Montana Fisher Trapping Season Amended But IN Tact
By Toby Trigger

Posted: July 16, 2016

On July 13, 2016 the Montana Commission reviewed a proposal brought to them by the Montana Fish Wildlife and Parks as an alternative to a previously proposed fisher harvest quota of zero.

Fisher are a large weasel like animal that can weigh up to 12 pounds and in Montana are mostly found in the western part of the state.  Fisher populations across the northern boundary of the US and southern boundary of Canada are prolific with expanding populations.

With concern for fisher Gary Wolfe the commissioner assigned to the regions where fishers are found in Montana proposed a quota of zero at a May Commissioners Meeting.  Commissioner Wolfe stated that his concern for fisher populations in Montana began years ago when working with other environmental organizations.  And Wolfe said that while he is not anti-trapping “I sure got the conversation started didn’t I?”

And he certainly did.  Several organizations including the Montana Trappers Association provided alternate proposals to the Commission urging the commission to set fisher quotas that would ensure trapping opportunity, assurance of species Conservation and allocation of research funding.

At the Final meeting a presentation was provided by FWP’s own John Vore about their alternate proposal which breaks up the fisher units into four sections instead of 2.  The sections were chosen based largely upon trapper harvest data and habitat availability.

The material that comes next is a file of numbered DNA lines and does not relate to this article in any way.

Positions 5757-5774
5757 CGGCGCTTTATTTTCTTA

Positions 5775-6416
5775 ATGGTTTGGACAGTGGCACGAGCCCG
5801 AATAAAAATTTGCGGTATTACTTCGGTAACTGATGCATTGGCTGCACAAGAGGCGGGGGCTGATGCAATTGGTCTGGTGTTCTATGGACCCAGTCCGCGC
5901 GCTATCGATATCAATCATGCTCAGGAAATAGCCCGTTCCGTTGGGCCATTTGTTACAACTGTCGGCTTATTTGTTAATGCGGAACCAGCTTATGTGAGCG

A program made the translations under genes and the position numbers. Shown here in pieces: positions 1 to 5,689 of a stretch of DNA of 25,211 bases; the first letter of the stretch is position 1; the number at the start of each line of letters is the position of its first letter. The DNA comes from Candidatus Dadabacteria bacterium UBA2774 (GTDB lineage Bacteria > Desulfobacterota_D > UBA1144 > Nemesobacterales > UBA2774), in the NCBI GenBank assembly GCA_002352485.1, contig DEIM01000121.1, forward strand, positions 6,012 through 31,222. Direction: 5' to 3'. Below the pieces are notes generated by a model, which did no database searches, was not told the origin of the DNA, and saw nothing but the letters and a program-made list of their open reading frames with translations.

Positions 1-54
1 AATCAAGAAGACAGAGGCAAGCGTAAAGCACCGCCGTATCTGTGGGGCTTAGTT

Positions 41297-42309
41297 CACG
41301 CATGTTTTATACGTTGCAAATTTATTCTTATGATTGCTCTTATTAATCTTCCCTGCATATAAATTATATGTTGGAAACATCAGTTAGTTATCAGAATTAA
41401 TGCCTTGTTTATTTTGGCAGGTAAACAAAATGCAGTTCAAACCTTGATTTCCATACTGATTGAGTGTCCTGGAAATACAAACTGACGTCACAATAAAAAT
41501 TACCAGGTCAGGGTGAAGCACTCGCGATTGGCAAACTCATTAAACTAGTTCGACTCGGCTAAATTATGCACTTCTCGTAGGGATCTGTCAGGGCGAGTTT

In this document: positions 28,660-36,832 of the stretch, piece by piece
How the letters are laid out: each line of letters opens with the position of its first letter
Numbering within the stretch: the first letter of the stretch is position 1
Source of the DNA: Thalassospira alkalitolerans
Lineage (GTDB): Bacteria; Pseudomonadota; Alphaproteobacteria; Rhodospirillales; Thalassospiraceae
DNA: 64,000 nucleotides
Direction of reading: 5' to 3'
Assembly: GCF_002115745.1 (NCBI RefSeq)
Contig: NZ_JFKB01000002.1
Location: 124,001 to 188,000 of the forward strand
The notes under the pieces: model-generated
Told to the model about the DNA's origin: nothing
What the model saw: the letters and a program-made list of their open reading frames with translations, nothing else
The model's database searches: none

The proposal allows 1 fisher from the Cabinet Mountain region and 5 from the Bitterroot Region with a female subquota of 1.  That means that if a female is trapped at any time during the fisher trapping season that the season will be closed for fisher within a short time frame usually within 48 hours or less.

Additionally, information about fisher trapping avoidance techniques will be added to the Montana Trapping Regulations.

Gary Wolfe said during the commissioners meeting that  the new proposal presented by the Montana FWP Biologists was not what he expected but he was pleased to see the necessary effort being made regarding fisher.  (Paraphrased)

For now trappers in Montana have the opportunity to harvest fisher on trap lines in western Montana.  It will only be through the efforts of organizations concerned with the conservation of furbearers like the Montana Trappers Association that these species will be given the attention of wildlife managers.







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